Airline managers expect a booking boom in the summer

Frankfurt The Lufthansa subsidiary Eurowings plans to hire 750 additional employees in the cabin and in the cockpit over the next twelve months. This was announced by Eurowings CEO Jens Bischof in a press conference on Monday afternoon. “We now receive tens of thousands of bookings every day for Easter and also for the summer. The indications of a good travel year are increasing,” said the aviation manager. Eurowings had already increased its flying staff by 750 employees last year.

The acquisition of personnel is probably the clearest proof of the confidence that many airline managers have despite the current Omikron wave. Rival Easyjet also assumes that significantly more flight tickets will be booked in summer. The management cites, among other things, the relaxed entry requirements in Great Britain as a reason for optimism.

Easyjet therefore announced on Monday that it intends to hire 1,000 pilots over the next five years. The Irish low-cost operator Ryanair, on the other hand, wants to offer more flights in summer than before the pandemic began. The capacity with which one is currently planning is currently 14 percent higher than in 2019, said Ryanair boss Michael O’Leary on Monday.

Airline managers like Bischof from Eurowings refer to the experience of Easter last year. At that time, the travel restrictions in many countries were lifted, the result was a real “run” on tickets to Mallorca, for example. In order to cope with the strong demand, Lufthansa even used the Boeing 747 wide-body jet for a short time on flights to the Balearic Islands.

Top jobs of the day

Find the best jobs now and
be notified by email.

Whether something like this will happen again this year remains to be seen. But there are first indications of a renewed wave of bookings. The analysis and consulting company Travel Data + Analytics (TDA) reports that there has been an increased demand for flight tickets since the turn of the year. In the first two weeks of January 2022, turnover with new bookings in travel sales was higher than that of December as a whole, explained the experts at TDA.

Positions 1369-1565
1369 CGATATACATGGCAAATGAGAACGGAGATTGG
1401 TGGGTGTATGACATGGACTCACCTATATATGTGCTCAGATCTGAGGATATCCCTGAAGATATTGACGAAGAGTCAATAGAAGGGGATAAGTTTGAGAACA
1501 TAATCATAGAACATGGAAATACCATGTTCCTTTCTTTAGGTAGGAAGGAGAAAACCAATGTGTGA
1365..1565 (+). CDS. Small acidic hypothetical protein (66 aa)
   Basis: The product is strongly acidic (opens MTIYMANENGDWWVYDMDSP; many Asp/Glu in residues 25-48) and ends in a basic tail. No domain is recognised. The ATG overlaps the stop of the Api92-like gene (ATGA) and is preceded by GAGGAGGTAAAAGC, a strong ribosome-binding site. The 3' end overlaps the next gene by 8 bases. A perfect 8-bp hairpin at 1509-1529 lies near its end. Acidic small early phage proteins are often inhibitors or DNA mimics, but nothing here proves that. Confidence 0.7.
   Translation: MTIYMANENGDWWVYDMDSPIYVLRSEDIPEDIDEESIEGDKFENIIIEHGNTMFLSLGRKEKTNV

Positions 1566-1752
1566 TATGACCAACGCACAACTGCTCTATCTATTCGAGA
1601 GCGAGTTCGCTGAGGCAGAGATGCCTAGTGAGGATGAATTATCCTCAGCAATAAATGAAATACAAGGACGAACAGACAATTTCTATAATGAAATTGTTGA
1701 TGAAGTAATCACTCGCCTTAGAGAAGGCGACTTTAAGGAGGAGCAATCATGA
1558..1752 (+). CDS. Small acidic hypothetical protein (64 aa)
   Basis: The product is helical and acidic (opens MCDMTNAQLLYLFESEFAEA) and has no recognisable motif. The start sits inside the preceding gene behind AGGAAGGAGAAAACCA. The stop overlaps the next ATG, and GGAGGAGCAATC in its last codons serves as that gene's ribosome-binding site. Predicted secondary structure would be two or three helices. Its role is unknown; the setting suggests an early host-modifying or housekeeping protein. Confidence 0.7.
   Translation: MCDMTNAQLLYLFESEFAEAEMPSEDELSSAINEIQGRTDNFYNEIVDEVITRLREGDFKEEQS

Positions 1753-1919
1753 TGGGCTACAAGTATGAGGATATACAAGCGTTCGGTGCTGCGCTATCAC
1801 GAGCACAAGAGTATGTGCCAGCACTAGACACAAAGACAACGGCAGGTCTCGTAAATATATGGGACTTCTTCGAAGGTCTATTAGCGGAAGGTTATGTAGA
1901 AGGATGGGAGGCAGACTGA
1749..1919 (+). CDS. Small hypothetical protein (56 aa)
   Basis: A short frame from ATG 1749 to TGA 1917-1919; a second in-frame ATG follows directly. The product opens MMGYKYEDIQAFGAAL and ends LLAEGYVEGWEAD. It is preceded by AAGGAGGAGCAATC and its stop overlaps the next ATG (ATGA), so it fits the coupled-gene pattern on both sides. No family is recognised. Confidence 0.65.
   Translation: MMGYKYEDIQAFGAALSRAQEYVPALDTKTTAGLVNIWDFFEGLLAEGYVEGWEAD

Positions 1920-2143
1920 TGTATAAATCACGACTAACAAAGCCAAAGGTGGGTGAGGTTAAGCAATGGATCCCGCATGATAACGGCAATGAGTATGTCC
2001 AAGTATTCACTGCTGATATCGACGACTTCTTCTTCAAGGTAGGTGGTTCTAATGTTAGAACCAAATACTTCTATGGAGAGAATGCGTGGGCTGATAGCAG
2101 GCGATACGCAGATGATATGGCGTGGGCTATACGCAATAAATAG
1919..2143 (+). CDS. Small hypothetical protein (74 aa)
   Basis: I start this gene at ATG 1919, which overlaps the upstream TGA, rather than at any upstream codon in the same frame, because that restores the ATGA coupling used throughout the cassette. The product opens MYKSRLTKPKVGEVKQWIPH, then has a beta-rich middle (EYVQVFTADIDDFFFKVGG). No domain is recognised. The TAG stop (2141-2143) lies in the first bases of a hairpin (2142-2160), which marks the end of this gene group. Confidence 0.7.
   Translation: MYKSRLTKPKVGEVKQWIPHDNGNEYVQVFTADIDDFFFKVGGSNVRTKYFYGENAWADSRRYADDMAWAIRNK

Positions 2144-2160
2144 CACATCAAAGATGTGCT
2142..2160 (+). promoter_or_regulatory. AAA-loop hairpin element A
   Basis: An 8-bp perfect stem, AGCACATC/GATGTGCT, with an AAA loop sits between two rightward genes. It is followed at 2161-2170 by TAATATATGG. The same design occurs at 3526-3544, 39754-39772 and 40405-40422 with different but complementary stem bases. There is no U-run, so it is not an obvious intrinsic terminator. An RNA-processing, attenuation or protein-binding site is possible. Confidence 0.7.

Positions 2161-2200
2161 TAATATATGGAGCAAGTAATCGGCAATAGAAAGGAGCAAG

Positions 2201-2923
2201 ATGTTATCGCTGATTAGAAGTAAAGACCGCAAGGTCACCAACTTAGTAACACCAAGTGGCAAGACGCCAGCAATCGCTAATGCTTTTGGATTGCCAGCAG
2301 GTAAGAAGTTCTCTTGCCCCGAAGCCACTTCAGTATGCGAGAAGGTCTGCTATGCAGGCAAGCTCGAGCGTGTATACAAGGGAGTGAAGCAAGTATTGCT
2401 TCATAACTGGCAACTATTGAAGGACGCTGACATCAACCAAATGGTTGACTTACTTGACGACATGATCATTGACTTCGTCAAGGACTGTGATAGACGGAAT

The need to travel increases

According to TDA, the proportion of bookings for the important summer months rose to 64 percent by mid-January. “The trend is right,” says TDA. “The longer contact restrictions last, the greater the need to travel,” said Eurowings boss Bischof. “We were able to experience the ups and downs last year.” It is foreseeable that the run will come as soon as the openings have been announced. “The question is when, whether at Easter or only in the summer,” said Bischof.

>> Read about this: The Germans want these ten routes

More precise forecasts are still difficult. This has consequences for ticket prices. Ryanair wants to boost business with lower prices, at least in the next few weeks, when many passengers will still be holding back because of the Omicron wave.

But as soon as demand increases, the airline management hopes to be able to push through higher prices. The calculation behind it: Since many airlines are not yet flying at full capacity, tickets on the particularly popular routes could become scarce. This creates scope for more expensive tickets.

These weeks are particularly difficult for aviation managers. On the one hand, they are suffering greatly from the pandemic. “We are now in a very difficult winter again, especially in the business segment,” said Eurowings CEO Bischof. “Only well-utilized flights should take off, it is important to limit losses.” This is also an enormous mental burden for the staff.

Many airlines are still making losses

The current figures from Ryanair show how difficult the situation is. In the third business quarter up to the end of December 2021, the company counted around 31.1 million travelers. After all, that is almost four times as many as a year earlier in the first winter of the pandemic. Therefore, sales increased to around 1.5 billion euros, as can be seen from the figures presented on Monday. Nevertheless, the airline had to close the quarter with a loss of 96 million euros, around 70 percent less than in the same period last year.

For the current financial year, which ends at Ryanair in March, O’Leary assumes a loss of between 250 and 450 million euros. Just a few weeks ago, he had only forecast a minus of up to 200 million euros.

At the same time, in the midst of this loss-making phase, the airlines have to invest in expanding their offer and hope that it will then find enough buyers. Eurowings boss Bischof is confident that this will succeed: “The good reference year could be exceeded in 2022,” said Bischof optimistically. However, the strong growth is operationally a challenge, said the airline manager with a view to possible delays at airports and airlines.

More: Expansion for little money: This is behind the Lufthansa plan for ITA

source site-17